Sunday, April 14, 2019

Plant Story-- Grape Hyacinths, Muscari

grape hyacinth, Muscari

Grape hyacinths are pretty blue spring flowers, in my yard aggresively seeding in everywhere. Lets call them "easy to grow."

My grape hyacinths are in the genus Muscari but that common name is also used for plants in the closely-related genera Leopoldia and Pseudomuscari. None of them are especially closely related to garden hyacinths (genus Hyacinthus) although all of them are in the asparagus plant family (Asparagaceae). Originally botanists lumped grape hyacinths into Hyacinthus but in 1754 the grape hyacinths were split out of Hyacinthus and in 1970 Leopodia and Pseudomuscari were recognized as separate from Muscari. Muscari means "musk" in Greek, relating to its scent. Leopoldia is for Grand Duke Leopold II of Tuscany. Pseudomuscari is "imitation muscari", that is very like Muscari but not the same.

Native to the Middle East, they have been popular garden flowers in Europe since the 1500s. All three genera are widely grown in Europe but only Muscari is widely grown in North America.


The USDA Plants website lists four species of Muscari as having naturalized in North America, the Armenian grape hyacinth (Muscari armeniacum,) the common grape hyacinth (Muscari botryoides), the tassel grape hyacinth (Muscari comosum properly Leopoldia comosa according to The Plant List website see photos) and the starch grape hyacinth (Muscari neglectum). A sample of plant sellers online included these species plus Muscari aucheriM. latifolia, M. macrocarpum, M. racemosum and M. paradoxum (actually Bellevalia paradoxa). My photos are probably all the Armenian grape hyacinth M. armeniacum.

They are small plants that flower in the spring from a bulb. Most garden varieties are blue, a few a bit more purple or red, some nearly white (see varieties at Fine Gardening and Dave's Garden).

grape hyacinth, Muscari


Eat the Weeds (link) describes the grape hyacinths (specifically Muscari botryoides) as edible, though bitter due to saponins (active ingredient in soaps) and requiring cooking. Furthermore, he liked tassel grape hyacinth Leopoldia comosa better than Muscari. Mrs. Grieve (link) wrote the Muscari bulb is poisonous. It does not appear on the lists of poisonous plants on the web that I checked, but consider that a warning not to eat a lot of it until you know how you react to it. (And be sure it is grape hyacinth, Mascari or Leopoldia; hyacinths (genus Hyacinthus) contain unhealthy levels of oxalic acid.)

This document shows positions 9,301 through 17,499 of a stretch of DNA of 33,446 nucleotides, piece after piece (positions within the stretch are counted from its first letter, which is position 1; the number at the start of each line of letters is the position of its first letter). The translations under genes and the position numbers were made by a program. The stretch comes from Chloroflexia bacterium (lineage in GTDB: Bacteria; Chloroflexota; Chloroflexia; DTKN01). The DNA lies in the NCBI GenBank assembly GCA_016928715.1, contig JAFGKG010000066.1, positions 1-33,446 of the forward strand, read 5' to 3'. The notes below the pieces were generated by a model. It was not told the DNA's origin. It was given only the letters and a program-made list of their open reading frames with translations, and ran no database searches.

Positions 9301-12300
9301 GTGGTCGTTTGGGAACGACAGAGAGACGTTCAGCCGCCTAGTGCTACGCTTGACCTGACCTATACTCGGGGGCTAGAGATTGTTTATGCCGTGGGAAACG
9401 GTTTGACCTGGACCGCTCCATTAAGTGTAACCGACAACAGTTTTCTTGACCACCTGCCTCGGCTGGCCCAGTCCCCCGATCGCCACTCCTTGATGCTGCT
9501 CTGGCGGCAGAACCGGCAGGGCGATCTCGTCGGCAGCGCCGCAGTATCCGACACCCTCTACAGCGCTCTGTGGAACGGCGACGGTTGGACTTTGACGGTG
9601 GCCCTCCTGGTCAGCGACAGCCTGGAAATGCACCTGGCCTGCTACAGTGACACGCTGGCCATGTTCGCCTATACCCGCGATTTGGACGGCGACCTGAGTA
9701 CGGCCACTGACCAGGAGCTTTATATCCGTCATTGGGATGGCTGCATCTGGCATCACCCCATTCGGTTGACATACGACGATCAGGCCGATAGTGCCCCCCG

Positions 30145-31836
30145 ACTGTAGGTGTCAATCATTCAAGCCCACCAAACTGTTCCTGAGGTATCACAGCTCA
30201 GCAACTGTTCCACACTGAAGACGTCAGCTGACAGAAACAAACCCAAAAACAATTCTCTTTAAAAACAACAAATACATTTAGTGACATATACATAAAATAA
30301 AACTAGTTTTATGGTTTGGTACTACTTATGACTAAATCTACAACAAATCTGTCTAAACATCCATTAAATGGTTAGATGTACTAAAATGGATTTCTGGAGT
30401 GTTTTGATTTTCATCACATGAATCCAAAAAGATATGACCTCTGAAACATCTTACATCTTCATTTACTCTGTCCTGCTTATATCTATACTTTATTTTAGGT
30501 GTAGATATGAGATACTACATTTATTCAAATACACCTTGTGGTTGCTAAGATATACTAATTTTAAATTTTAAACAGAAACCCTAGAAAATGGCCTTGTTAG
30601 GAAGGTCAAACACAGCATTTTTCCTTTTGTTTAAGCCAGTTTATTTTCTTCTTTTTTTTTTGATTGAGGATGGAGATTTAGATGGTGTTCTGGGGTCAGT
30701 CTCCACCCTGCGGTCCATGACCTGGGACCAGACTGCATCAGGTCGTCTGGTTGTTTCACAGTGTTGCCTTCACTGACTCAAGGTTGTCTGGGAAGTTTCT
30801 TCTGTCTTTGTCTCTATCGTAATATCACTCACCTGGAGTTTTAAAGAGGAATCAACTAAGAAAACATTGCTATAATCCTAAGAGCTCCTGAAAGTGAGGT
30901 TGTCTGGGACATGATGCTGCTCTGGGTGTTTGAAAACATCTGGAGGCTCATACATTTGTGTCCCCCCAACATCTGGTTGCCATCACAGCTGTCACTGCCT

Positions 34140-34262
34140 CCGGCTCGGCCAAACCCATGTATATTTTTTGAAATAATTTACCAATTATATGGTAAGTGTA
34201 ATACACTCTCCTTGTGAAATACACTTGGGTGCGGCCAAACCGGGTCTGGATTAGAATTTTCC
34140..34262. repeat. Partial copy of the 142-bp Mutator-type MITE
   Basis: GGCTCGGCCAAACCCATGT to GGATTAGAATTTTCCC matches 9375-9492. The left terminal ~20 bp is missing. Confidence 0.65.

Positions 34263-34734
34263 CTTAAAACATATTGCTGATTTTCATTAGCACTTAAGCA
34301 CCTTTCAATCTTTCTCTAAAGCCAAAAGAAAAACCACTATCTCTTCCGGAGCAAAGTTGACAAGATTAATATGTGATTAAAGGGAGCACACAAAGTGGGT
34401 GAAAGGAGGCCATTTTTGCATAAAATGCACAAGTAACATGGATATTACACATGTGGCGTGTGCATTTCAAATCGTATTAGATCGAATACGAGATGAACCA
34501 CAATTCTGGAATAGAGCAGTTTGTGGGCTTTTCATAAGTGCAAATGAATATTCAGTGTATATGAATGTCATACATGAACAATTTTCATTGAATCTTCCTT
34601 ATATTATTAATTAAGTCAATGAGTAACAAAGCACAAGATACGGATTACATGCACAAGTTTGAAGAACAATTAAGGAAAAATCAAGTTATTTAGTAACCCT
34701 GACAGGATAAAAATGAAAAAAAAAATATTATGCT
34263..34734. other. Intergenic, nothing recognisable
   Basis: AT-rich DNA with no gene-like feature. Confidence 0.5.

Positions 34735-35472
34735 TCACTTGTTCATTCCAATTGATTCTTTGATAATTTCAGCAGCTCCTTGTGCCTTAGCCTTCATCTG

In the 1960s and 1970s a Neanderthal burial in a cave in northern Iraq was excavated. One man (Shanidar IV) was buried on a bed of branches and flowers, about 50,000 years ago. Among those flowers were grape hyacinths. Only the pollen remains, but it occurs in clusters (indicating the flower lay on the spot and decomposed) and deep in the cave (somebody carried it in). While the flowers have could have been used medicinally, author Leroi-Gourhan suggests, based on their low medicinal value and the presence of other bright flowers in the burial, that they were likely chosen for their color. So, a flower appreciated by people for 50,000 years.

grape hyacinth, Muscari

Grape hyacinths are attractive to bees, butterflies and other small insects. Since they flower relatively early in the growing season, they can important in providing food for early-emerging pollinators.

In my yard, they set lots of seeds and volunteer all over the yard. Because of the bulb, they are very hard to weed out when under the edge of a paving stone or other solid object.

grape hyacinth in the walk
This one is in the walk, the bulb deep enough that I haven't dug it out successfully.
As part of spring plantings grape hyacinths can be gorgeous. This is from Keukenhof Gardens, Amsterdam, Netherlands.

tulips and grape hyacinths
Tulips (Tulipa) and grape hyacinths
Even in my humbler planting along the front walk, they're wonderful in bloom

flower bed with grape hyacinths
Flower bed with grape hyacinths
(the big green leaves are ttulips)

Grape hyacinths are bright-colored, easy-to-grow spring bulbs. Even though they grow so well they come up in places I don't want them, I am pleased with them.

Comments and corrections welcome.


References
Leroy-Gourhan, A. 1975. The flowers found with Shanidar IV, a Neanderthal burial in Iraq. Science 190: 562-564.
Soleki, R. S. 1975. Shanidar IV, a Neanderthal flower burial in northern Iraq. Science. 190: 880-881.

Kathy Keeler, A Wandering Botanist

1 comment:

  1. Great post, thank you. I think of bulbs as multiplying by division, the clumps getting larger with age; I never think of them seeding around. So, I like your photo of the Muscari, inconveniently located under the walk and far from the originally planted parents, an obvious product of seeding. Have you ever seen seeding of daffodils? Also, love the Neanderthal story; I thought of Neanderthals as using plants for food/medicine, but it is now lovely to think of them appreciating the beauty of flowers, esp. as many of us who are getting ourselves tested on ancestry sites find out that we have Neanderthal genes!

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